Sonny Forriest Jr. leaned back in his recliner, stretched out his prosthetic leg, and let out a booming laugh at the sight of his own face on the television.
He was running on just a few hours of sleep. His phone kept buzzing with calls. And he was still wearing the Eagles jersey he had sported Sunday night when, he says, a drunk woman fell into his lap at a tailgate party, grabbed his $2,000 prosthetic leg from the armrest of his motorized scooter, and ran off.
Despite his predicament, Forriest had sung, laughed, and hugged other tailgaters as he recounted the story to reporters - and captured national attention.
On Monday afternoon, after a SEPTA employee found his leg on a subway train and police returned it to him, he was feeling charitable.
"She don't need to go to jail," he said of the young woman who allegedly stole his leg. (No arrests have been made in the case.) Still, though: "They think it's a joke," he said, referring to the culprit, "but it was serious with me."
Forriest, 57, is a fixture at Philadelphia sporting events, known for his signature blue scooter, equipped to hold a boom box, and his enthusiastic renditions of soul classics with lyrics modified to cheer the team to victory.
At his house in Ogontz, he has framed photos of himself at games and newspaper articles on his now-familiar presence in the tailgating lots outside Citizens Bank Park and Lincoln Financial Field.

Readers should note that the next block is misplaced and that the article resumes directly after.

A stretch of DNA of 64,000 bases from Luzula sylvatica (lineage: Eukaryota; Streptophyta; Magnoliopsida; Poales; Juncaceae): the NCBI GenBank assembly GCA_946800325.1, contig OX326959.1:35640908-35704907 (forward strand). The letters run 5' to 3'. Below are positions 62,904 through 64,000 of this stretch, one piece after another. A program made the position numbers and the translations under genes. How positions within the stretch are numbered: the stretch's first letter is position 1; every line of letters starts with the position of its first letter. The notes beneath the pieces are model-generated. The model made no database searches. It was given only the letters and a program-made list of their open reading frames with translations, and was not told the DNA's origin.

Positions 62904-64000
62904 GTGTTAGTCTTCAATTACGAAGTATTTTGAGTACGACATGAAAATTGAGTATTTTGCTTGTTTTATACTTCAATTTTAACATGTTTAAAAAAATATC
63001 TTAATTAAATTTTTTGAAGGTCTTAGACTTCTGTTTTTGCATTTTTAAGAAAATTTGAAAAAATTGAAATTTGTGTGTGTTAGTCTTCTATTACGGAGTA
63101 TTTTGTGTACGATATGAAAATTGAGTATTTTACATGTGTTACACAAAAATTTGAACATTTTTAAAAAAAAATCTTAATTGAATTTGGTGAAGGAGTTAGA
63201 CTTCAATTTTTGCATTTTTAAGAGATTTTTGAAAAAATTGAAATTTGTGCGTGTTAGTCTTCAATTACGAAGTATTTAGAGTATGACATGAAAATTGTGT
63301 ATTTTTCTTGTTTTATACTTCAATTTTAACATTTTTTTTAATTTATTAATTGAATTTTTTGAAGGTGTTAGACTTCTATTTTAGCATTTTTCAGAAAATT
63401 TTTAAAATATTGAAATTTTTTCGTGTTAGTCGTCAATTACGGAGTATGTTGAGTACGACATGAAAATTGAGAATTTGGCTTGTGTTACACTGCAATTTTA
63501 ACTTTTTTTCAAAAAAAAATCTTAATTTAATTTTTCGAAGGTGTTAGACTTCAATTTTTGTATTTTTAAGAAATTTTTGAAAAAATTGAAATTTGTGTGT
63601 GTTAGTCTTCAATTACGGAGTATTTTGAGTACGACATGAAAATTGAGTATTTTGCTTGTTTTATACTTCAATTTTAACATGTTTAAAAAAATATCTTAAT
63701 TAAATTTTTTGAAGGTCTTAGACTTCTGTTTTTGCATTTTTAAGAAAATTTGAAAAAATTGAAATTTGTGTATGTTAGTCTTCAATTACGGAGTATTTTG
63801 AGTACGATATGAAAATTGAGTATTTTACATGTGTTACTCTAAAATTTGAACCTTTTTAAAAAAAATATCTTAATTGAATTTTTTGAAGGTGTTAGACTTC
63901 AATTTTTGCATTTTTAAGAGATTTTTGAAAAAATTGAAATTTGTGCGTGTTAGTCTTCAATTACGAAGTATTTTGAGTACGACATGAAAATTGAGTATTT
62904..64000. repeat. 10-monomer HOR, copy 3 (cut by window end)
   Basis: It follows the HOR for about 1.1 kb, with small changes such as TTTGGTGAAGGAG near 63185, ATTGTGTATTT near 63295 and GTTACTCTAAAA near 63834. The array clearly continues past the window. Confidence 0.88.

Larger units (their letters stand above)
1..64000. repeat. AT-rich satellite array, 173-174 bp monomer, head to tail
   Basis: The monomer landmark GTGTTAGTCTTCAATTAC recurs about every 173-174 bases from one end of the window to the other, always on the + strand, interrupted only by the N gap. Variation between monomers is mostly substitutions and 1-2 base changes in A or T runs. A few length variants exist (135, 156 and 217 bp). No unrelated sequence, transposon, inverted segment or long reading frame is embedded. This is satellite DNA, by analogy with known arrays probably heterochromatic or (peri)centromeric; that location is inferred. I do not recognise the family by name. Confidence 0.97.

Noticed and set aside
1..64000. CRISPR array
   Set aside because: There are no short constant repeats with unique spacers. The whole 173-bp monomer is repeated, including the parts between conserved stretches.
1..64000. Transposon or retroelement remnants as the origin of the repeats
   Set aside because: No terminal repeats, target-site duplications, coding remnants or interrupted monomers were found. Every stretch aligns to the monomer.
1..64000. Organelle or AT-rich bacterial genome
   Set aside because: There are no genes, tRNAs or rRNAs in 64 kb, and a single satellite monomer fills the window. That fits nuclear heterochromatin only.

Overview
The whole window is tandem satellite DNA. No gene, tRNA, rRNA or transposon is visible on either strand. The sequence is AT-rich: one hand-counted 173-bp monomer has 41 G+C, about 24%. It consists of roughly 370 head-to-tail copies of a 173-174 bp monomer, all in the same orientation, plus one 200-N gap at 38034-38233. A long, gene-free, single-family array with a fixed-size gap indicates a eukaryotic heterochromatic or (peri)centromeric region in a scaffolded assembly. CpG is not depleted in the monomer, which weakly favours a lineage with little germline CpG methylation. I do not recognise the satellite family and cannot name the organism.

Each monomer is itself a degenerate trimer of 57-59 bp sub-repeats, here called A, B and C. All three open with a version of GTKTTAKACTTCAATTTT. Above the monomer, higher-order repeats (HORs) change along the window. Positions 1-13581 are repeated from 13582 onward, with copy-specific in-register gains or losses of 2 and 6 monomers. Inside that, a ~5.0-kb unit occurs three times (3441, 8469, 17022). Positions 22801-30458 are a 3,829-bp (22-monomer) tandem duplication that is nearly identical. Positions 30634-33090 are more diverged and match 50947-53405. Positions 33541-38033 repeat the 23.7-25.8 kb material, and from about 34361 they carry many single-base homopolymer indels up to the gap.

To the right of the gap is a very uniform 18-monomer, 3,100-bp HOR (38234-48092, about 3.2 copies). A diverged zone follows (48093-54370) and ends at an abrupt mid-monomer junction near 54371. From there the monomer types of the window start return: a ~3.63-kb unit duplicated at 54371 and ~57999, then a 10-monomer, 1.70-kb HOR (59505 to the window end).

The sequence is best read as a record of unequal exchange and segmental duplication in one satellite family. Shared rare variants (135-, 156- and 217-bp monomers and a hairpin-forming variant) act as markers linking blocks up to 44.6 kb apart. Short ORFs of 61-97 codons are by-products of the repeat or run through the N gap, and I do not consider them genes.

Forriest, whose given name is Elbert Giddings, grew up in Philadelphia and has lived in the city most of his life. He said he served in the Army from 1974 to 1982 and attained the rank of sergeant.
He lost his left leg due to an infection after being shot in 1995.
A soul singer and guitarist, Forriest says he played with Harold Melvin and the Blue Notes and the Intruders.
He started showing up at Phillies games in his scooter around 2008. He quickly became a fan favorite, even traveling to Clearwater, Fla., for a spring training game in 2011. (He ended up being cited by Clearwater police for singing too loudly.)
"I just enjoy it," Forriest said, adding that he suffers from depression. "This keeps me going."
Sunday's incident is not the first time someone has stolen his prosthetic, he said. While on tour with the Intruders, he said, a tryst gone sour prompted another woman to steal the leg.
He later appeared on an episode of The Jerry Springer Show to tell that story, displaying the same buoyancy with which he faced Sunday's theft.
Forriest said he was singing with a group of tailgaters in a Citizens Bank Park lot on Sunday when the young woman fell into his lap. The woman, who appeared to be intoxicated, apologized for breaking his microphone in her fall and offered to pay for it, he said. But seconds after she left, Forriest said, he realized his prosthetic leg was missing.
"It was on the armrest of my chair, and she jumped up and was gone with it," he said. His first thought, he said, was an expletive.
His second thought: "Why would she do something like that?"
A SEPTA employee found the leg several hours later, on a subway train at the end of the Broad Street Line, and it was returned to Forriest late Sunday.
Though he was exhausted by the experience, he said, he was grateful for the support he had received from friends and fans alike. He had even come up with an alternative to jail time for the woman who made off with his leg.
"She should go to the Veterans Administration," he said, "and help some disabled vets."